We recently received a laptop from Lenovo to check out and play around with and this time it’s the IdeaPad S145. It comes from the same lineup of notebooks we reviewed late last year but this specific model is on the lower end of the specifications spectrum or SPECtrum (get it?).
Kidding aside, it still shares certain features seen on its high-end counterparts so let’s delay no longer and get on with this hands-on.
The Lenovo IdeaPad S145’s design isn’t one to call attention due to its subtle design. While it’s also available in Platinum Grey Glossy and Granite Black Glossy, our unit came in Granite Black Texture which, as you may have guessed, traded its shiny finish for a matte and textured coating.
It sports a 14-inch HD display but there’s a better Full HD variant available. Side bezels are thin enough while the top still needed to house a webcam so there’s a bit of thickness added to it. Meanwhile, its bottom bezel is one thick panel of plastic.
The texture from its lid continues to the chassis while the keys share the same gray color of its body. Oh, and these aren’t back-lit in case you were wondering.
A power button is situated on the upper right corner of the keyboard with a light indicator of its own. Meanwhile, towards the bottom, its clickable touchpad might be a bit small for some but it still gets the job done.
In terms of dimensions, I can still consider the IdeaPad S145 a slim laptop that I can easily slide in and out of any normal-sized backpack. The front lid has that slanted edge which makes it easy to open with just one hand and if there’s something I appreciate about laptop construction, it’s thoughtful applications like these.
One feature that it got from its higher-end siblings is the ability to open all the way and flat on its back. This is made so online content, presentations, or basically anything can be shared easily with others for easier collaboration.
The left side houses all the ports including one USB 2.0, two USB 3.1, and an HDMI. On the flip side, we have the combined microphone and headphone jack along with an SD card reader.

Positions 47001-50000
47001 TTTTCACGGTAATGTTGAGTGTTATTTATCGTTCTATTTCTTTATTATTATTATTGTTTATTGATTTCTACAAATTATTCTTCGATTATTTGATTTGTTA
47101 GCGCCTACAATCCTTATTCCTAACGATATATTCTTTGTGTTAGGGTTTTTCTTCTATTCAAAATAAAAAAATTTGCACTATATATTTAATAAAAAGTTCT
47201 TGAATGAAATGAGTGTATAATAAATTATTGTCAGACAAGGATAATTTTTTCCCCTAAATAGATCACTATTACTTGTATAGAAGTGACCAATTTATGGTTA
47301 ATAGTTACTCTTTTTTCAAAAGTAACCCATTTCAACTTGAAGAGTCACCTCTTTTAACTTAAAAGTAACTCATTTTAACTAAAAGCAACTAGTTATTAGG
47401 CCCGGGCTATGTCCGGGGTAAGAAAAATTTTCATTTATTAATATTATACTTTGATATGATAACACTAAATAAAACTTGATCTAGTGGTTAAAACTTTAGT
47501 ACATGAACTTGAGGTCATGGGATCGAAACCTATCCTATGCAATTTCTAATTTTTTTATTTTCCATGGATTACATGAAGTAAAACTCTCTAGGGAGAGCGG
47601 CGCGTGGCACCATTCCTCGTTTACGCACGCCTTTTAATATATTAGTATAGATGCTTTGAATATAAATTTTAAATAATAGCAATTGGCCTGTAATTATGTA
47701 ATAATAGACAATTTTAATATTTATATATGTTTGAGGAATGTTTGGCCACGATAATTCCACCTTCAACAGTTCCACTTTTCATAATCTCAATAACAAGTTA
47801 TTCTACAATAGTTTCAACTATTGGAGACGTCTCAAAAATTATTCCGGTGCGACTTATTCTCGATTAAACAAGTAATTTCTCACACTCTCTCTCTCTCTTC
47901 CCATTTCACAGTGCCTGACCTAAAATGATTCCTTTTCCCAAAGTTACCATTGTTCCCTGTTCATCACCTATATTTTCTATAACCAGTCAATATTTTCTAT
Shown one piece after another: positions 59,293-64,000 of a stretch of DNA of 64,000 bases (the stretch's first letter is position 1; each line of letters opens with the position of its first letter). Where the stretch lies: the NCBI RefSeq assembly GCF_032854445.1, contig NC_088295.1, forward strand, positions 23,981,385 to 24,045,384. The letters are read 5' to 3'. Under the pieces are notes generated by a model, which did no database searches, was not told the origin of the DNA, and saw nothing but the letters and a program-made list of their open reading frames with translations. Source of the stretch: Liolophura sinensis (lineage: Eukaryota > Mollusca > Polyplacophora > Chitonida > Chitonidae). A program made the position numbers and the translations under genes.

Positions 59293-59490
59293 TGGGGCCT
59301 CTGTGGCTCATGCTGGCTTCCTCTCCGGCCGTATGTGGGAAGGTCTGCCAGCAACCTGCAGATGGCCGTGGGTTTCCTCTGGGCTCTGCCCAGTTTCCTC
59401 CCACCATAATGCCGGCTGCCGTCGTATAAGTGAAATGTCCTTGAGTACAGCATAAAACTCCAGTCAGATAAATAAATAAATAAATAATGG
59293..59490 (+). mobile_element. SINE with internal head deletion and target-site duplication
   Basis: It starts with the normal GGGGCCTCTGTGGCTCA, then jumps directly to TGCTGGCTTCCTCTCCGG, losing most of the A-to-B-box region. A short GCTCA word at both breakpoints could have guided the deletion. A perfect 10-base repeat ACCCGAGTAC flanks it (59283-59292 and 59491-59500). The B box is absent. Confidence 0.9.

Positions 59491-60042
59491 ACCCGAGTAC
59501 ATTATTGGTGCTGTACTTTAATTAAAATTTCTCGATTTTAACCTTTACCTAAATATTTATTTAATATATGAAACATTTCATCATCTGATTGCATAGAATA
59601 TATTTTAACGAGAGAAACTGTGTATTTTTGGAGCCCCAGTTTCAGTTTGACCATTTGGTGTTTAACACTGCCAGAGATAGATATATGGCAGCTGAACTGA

Adding to the connectivity aspect is Bluetooth for wireless pairing with gadgets. And when it comes to sound quality, you’ll be glad to know that it features Dolby Audio speakers for a more immersive experience when sound-tripping or watching videos.
Now onto what’s inside. Before we proceed, though, keep in mind that it has different configurations available and could still be upgraded. What we’re going to discuss here is the specific model we have.
This IdeaPad S145 runs on an Intel Pentium Gold 5405U. It doesn’t compete with the higher end chipsets from Intel and is not made to process heavy tasks. It is then partnered with a modest Intel UHD Graphics 610 which, again, isn’t the best around.
Furthermore, only 4GB of RAM is installed in this notebook so the things you could accomplish on it is limited. No, there will be no complicated video or photo editing on this setup.
Storage is supported with 512GB of HDD onboard although it could also run an SSD at the same time to help make it snappier. Finally, a 64-bit Windows 10 Home comes as standard and the company claims its battery can last up to six hours.
As I have mentioned earlier, this combo of specifications won’t let you work on resource-heavy tasks like video editing or gaming. It functions well for browsing the web and working on your Powerpoint projects — basically light tasks that you need to accomplish anywhere.
Its form factor is great for portability, though, so you can easily bring it at a cafe, whip it out on a table, and start typing away to meet those deadlines.
Nokia 3.2 Hands-On: Basic but classy
Nothing fancy but really speedy
Nokia has been stepping up its lineup of budget smartphones. Early in 2019, the brand launched a plethora of budget smartphones that are under the Android One program. One of the budget-friendly smartphones introduced was Nokia 3.2. Eager to have that Nokia experience, I took the phone out for a spin.
It’s cheap… but classy